I believe that by starting the healing here at home, we can send out waves of healing energy, effort, and a stronger sense of identity for Chamorus who have left the island to feed from. When people from other groups leave their homelands that they believe are lacking, they usually do not turn around and request funds from their native country to sustain their projects in the place they decided had more “opportunity.” We don’t see people who have left the Philippines asking the people who still live in the Philippines to send money to them. It’s actually the other way around. Those who leave to seek greater opportunity in a different place usually end up sending aid home, and not “aid” that helps them feel better about where they come from while living afar, but actual help that makes the everyday lives of people in their homeland less harrowing. They do this because they know the work needs to start AT HOME. I know that my comments really hurt the feelings of some Chamorus of the diaspora. It even went so far as them posting an image of young diaspora girls in hopes of helping me to understand where our island’s money is going. But the picture only unsettled me even more. I thought of the children here, in their broken schools and powerless homes and only ended up being more committed to the idea that if Guam has money to spare, it needs to be invested here on island.

I want to apologize to any diaspora Chamorus I might have insulted by engaging in that argument. I believe we’re one, that you are also my family. I want happiness for you and I want pride in your culture for you. But this is my home 24/7 and it needs a lot of help. I hope you can forgive me for going to bat for the children who still live here as you advocate for yours over there. I hope you can see that the problems here are very immediate and basic. I hope you can see that there are many ways to help children of the diaspora develop healthy Chamoru identities without the use of this money.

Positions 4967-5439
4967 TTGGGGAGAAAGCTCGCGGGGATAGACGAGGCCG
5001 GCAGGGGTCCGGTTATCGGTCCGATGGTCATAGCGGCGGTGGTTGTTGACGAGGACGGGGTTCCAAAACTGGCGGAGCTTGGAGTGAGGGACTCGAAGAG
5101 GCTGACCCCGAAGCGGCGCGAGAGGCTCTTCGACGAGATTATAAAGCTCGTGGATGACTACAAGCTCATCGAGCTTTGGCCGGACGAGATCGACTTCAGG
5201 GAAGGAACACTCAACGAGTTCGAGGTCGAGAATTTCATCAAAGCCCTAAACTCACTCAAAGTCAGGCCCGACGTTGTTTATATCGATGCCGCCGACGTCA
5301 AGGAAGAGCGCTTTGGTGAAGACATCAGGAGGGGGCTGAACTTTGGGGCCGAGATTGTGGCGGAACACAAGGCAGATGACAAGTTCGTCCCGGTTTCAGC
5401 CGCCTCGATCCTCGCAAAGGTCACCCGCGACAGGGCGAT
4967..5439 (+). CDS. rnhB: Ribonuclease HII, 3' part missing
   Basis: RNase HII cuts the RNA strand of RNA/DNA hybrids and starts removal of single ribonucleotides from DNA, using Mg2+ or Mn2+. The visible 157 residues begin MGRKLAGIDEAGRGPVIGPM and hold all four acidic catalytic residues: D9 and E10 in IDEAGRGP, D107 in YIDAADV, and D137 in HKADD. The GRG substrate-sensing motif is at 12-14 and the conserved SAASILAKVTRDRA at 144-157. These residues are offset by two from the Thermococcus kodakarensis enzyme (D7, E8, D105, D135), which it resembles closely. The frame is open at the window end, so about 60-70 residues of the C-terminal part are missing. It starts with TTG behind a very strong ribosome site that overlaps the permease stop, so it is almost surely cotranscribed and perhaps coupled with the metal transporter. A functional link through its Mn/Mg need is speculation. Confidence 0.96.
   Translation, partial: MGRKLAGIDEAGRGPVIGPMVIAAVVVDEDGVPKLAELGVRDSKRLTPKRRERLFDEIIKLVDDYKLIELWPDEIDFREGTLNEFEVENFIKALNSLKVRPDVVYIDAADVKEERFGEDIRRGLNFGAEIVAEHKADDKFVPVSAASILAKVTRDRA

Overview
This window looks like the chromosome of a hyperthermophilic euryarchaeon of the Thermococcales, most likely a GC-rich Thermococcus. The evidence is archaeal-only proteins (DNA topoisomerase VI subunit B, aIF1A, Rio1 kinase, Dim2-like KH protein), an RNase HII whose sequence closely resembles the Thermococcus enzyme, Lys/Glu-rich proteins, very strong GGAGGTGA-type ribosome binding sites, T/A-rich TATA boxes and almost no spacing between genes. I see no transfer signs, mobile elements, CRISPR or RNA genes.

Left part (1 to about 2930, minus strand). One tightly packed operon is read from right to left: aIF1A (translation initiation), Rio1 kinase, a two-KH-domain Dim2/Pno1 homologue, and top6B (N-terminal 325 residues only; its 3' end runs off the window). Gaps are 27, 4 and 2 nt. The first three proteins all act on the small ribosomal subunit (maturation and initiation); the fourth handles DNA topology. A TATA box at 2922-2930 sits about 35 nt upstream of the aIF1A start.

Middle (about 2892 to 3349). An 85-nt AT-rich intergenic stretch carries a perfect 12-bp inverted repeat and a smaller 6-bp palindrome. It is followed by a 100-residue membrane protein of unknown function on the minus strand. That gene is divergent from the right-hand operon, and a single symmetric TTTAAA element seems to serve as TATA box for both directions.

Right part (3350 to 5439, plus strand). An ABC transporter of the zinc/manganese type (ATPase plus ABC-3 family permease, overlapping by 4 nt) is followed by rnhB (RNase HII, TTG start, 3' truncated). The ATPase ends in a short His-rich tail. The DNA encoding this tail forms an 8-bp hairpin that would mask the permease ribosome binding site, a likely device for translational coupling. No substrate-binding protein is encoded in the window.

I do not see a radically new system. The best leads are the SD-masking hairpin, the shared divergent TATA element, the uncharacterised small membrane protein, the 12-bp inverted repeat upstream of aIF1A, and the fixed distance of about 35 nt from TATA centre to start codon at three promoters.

Right now, a clubhouse for diaspora in San Diego just doesn’t seem like the best way to use any extra money Guam has.

Hurao 2016: More Reasons to love Julian Aguon.

This was a huge week for the Chamoru people. Julian Aguon defended our island’s people against Dave Davis, a notorious racist on island who often appropriates the language of oppressed groups to justify his lack of regard for the human rights of indigenous people. I was anxious and excited for days up until the hearing. By the time the big day rolled around, I could barely focus. I spent the whole day at work dying for an update. I was grateful to see that there were MANY updates being shared by the  residents who were able to attend. Every single person that went left blown away by Julian Aguon’s accuracy, storehouse of knowledge, and vigilance. He made the island incredibly proud. There is so much talk of “heroes” on our island, but Julian truly is one. He is a true warrior for Guam, an actual soldier in the defense of our beautiful home. He’s our modern day Hurao and I could not be more grateful to him. Below is a pasted in excerpt of Victoria LG’s notes after being in attendance. Audio clips of the hearing are available online and I hope you will check them out. Thank you, Julian! You gave us all so much to be proud of this week.